Imagine what it will be like: Google attacking the $140 billion video game industry later this year, and going head to head against Nintendo, Sony, and Microsoft.

There's lots to keep an eye on, from how Google plans to tackle the mother of all chicken-and-egg problems with its no-console system (meaning: building a giant video game platform with no gamers yet on board), to the potential Achilles' heel that many skeptics say Google hasn't yet addressed (bandwidth caps).

But, in a complicated twist of events that nobody could have predicted, it seems Google now has a sudden and significant advantage over Nintendo, Sony, and Microsoft--at least when it comes to selling to U.S. customers.

And in a way, they have President Trump to thank for it.

Two Words: Trade War

Here's the genesis. This all bounces a bit like a Ping-Pong ball between competitive advantages and disadvantages, so I'll try to keep it as simple as possible:

  • The key difference between what Google is offering with Stadia and everything else on the market is that there's no console to buy. No matter what device you're using to read this article, you should be able to play Stadia games on it. Exception: no iPhones, at least to start. (Advantage: Google.)
  • However, there's a problem: A no-console platform means constant data streaming, and most customers don't have unlimited data. Google's response has been to say that they expect Internet service providers will simply increase the amount of data they allow customers to use--which sounds like a very risky assumption. (Advantage: everyone else.)
  • But the real wildcard is that Nintendo, Microsoft, and Sony manufacture 96 percent of their video game consoles in China. The U.S. and China are currently locked in a bitter trade war. Now, Nintendo, Microsoft, and Sony say that during 2019 and 2020, they suddenly expect their sales to take a giant hit as a result. (Advantage: Google.)

$840 Million!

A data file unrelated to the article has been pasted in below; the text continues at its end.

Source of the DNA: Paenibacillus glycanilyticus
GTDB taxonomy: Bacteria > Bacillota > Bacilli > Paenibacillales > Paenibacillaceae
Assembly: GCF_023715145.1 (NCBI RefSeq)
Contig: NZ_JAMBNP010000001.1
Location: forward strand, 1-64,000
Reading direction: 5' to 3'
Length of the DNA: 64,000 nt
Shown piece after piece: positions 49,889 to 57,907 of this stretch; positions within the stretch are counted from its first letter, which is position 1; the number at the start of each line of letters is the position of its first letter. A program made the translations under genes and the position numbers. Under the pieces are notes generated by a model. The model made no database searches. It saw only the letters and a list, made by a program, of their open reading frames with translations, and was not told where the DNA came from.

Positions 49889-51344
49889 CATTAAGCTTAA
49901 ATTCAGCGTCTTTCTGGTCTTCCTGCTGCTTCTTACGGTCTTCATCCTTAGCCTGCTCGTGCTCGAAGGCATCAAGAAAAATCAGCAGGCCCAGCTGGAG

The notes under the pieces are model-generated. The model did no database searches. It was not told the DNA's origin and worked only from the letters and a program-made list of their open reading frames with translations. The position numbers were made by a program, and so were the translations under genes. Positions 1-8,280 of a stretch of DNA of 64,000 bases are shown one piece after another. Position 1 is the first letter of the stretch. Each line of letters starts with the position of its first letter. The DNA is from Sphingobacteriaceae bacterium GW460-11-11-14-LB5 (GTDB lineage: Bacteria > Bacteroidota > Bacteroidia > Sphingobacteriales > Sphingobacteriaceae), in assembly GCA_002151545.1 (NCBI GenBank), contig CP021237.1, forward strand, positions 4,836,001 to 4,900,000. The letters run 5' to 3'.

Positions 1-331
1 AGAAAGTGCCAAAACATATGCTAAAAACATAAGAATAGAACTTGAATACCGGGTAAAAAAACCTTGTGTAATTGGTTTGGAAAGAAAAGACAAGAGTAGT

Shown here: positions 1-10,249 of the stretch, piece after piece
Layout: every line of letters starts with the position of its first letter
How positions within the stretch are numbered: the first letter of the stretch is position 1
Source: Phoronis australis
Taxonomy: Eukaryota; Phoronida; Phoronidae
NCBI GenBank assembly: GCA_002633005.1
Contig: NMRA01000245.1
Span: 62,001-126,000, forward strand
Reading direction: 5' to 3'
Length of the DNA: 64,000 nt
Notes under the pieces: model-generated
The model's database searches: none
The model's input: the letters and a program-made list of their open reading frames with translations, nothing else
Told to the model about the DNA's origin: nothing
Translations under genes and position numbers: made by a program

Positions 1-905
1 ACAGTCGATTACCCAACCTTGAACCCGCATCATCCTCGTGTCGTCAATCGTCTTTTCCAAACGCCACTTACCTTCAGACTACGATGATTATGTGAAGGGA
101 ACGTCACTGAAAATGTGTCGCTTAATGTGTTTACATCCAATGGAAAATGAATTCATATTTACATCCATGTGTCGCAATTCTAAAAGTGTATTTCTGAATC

In fact, these three giant competitors teamed up to write to the Trump administration, asking it to back off on the tariffs.

In a letter to the Office of the United States Trade Representative last month (.pdf link), Nintendo, Microsoft, and Sony asked the government to remove "video game consoles" from the final list of products from China that the Trump administration is taxing:

"A price increase of 25% will likely put a new video game console out of reach for many American families who we expect to be in the market for a console this holiday season.

For those purchases that do go forward despite tariffs, consumers would pay $840 million more than they otherwise would have, according to a recent study prepared for the Consumer Technology Association by the independent economic group, Trade Partnership."

It all works out to a double-whammy advantage for Google Stadia:

  • Since Google doesn't have consoles, it's totally immune to the tariff pressure on importing consoles from China.
  • Meanwhile, if the tariffs do price consoles out of reach for many U.S. families, it stands to reason that they might take a closer look at the no-console Google Stadia.

Conveniently for Google, it's announced it plans its first Stadia release in November, just before the holiday season.

Oh, and there's another insight about yet another Google advantage in the Nintendo/Sony/Microsoft letter. It's something that I think people who watch this do realize, but it's striking nonetheless. 

Specifically, it's about how Google is only competing in the profitable part of this industry.

In video games, the consoles are a low-margin product. In fact, in their letter to the Trump administration the three manufacturers cite times when they've even sold consoles at a loss. 

The real moneymakers are the games themselves.

Google Stadia again has no consoles. It's only in the crazy high margin part of the market: the games themselves. 

Beyond Our Control

So, who can tell what will happen? It's possible the big video game makers will convince the U.S. government to exempt video game consoles from Trump's tariffs.

Or, it's possible that the whole trade deal will be resolved.

And I think Google still faces a very big challenge on the bandwidth issue. It's still hard to imagine big ISPs like AT&T, Comcast Xfinity, Verizon, and Spectrum simply raising caps for their customers.

But big product launches often turn on timing--and circumstances that were beyond the control of anyone directly involved.

If Google truly lucks out here--if it launches its no-console video game platform at exactly the same time that its console-bound competitors are facing serious tariff pressure--then it could wind up looking pretty darn smart as a result.